Peter Ungphakorn is a trade policy expert who writes for IEG Policy on agricultural trade relations between the EU and third countries, and on trade issues related to Brexit. Peter was formerly an information officer at the WTO in Geneva.
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Latest From Peter Ungphakorn
The European Union’s sanitary and phytosanitary (SPS) measures were among the issues that raised the most concerns in last week’s two-day World Trade Organization (WTO) meeting to review the EU’s trade policy, officials in Geneva said.
Recent changes in the Common Agricultural Policy (CAP) have allowed some EU farm subsidies to shift away from income support decoupled from prices and production, into a type that can distort trade but with constraints, a new World Trade Organization (WTO) report says.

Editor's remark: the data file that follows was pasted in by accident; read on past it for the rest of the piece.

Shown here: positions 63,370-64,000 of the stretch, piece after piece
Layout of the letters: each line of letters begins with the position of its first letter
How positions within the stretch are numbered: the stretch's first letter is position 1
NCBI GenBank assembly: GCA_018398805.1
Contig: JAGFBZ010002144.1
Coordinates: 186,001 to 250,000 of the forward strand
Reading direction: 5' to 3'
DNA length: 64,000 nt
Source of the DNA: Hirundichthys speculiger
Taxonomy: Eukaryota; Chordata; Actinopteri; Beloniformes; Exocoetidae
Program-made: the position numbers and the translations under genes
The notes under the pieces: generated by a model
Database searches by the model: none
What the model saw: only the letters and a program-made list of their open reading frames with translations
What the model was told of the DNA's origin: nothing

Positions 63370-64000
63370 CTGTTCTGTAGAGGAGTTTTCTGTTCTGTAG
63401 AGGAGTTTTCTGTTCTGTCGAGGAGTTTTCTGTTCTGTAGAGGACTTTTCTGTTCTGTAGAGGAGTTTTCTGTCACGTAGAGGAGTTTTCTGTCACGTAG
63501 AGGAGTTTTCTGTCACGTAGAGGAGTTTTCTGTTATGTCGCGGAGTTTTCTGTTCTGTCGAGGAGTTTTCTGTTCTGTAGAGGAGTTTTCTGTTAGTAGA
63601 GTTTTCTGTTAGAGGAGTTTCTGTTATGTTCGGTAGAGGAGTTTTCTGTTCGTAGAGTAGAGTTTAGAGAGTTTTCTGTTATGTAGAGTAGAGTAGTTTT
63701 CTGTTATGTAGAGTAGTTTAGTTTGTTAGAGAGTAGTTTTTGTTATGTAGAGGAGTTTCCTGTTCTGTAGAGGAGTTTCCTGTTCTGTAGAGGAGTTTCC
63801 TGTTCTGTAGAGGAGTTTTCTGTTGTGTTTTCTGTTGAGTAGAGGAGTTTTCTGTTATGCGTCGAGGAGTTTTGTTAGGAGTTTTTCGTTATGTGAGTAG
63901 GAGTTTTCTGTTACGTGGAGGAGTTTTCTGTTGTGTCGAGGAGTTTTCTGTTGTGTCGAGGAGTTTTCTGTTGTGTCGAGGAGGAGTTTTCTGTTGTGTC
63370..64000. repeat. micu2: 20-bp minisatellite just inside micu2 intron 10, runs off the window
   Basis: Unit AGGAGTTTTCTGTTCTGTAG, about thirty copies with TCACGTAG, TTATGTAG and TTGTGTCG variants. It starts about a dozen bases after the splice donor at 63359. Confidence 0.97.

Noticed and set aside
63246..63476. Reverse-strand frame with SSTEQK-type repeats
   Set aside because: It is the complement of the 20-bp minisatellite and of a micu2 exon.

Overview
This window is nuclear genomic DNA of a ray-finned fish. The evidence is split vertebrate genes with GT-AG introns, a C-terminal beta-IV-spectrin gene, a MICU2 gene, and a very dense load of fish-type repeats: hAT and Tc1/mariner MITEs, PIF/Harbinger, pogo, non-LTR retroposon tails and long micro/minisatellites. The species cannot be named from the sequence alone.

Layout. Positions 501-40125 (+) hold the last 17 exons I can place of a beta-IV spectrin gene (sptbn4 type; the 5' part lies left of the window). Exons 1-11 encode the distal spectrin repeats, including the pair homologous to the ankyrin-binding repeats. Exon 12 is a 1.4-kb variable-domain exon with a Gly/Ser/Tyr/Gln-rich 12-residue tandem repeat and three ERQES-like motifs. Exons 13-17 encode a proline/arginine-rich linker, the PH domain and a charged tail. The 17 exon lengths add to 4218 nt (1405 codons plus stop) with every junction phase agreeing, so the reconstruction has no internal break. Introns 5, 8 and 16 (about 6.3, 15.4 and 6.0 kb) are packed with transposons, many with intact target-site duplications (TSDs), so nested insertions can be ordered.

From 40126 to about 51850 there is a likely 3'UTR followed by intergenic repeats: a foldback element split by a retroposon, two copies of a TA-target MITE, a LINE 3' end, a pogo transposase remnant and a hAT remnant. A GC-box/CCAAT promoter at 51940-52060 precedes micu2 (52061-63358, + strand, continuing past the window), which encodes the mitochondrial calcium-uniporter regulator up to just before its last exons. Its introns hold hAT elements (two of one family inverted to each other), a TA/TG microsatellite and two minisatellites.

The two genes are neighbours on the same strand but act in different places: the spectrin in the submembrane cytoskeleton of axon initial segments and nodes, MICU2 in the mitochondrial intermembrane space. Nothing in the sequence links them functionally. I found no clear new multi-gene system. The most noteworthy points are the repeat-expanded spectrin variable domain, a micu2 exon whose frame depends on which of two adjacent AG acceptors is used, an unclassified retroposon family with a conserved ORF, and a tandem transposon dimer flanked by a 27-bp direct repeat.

Britain left the European Union last week, and its ambassador has informed World Trade Organization (WTO) members that the UK is no longer represented by the EU in the WTO. What does the change mean? Here are five points to keep in mind.
The three major members of the World Trade Organization who called on Tuesday (January 14) for an overhaul of the WTO subsidies rules, face a near-impossible task to get their proposed amendments adopted.
Environment Secretary Theresa Villiers’ suggestion that the UK could charge higher than normal tariffs on imports that fail to meet British standards could run foul of World Trade Organization (WTO) rules.
The UK’s intention to simply refrain from collecting import duties on goods entering Northern Ireland across the Irish border, as announced earlier today (March 13), has sparked some lengthy debate among trade lawyers about whether, and if so how, this might violate World Trade Organization (WTO) rules.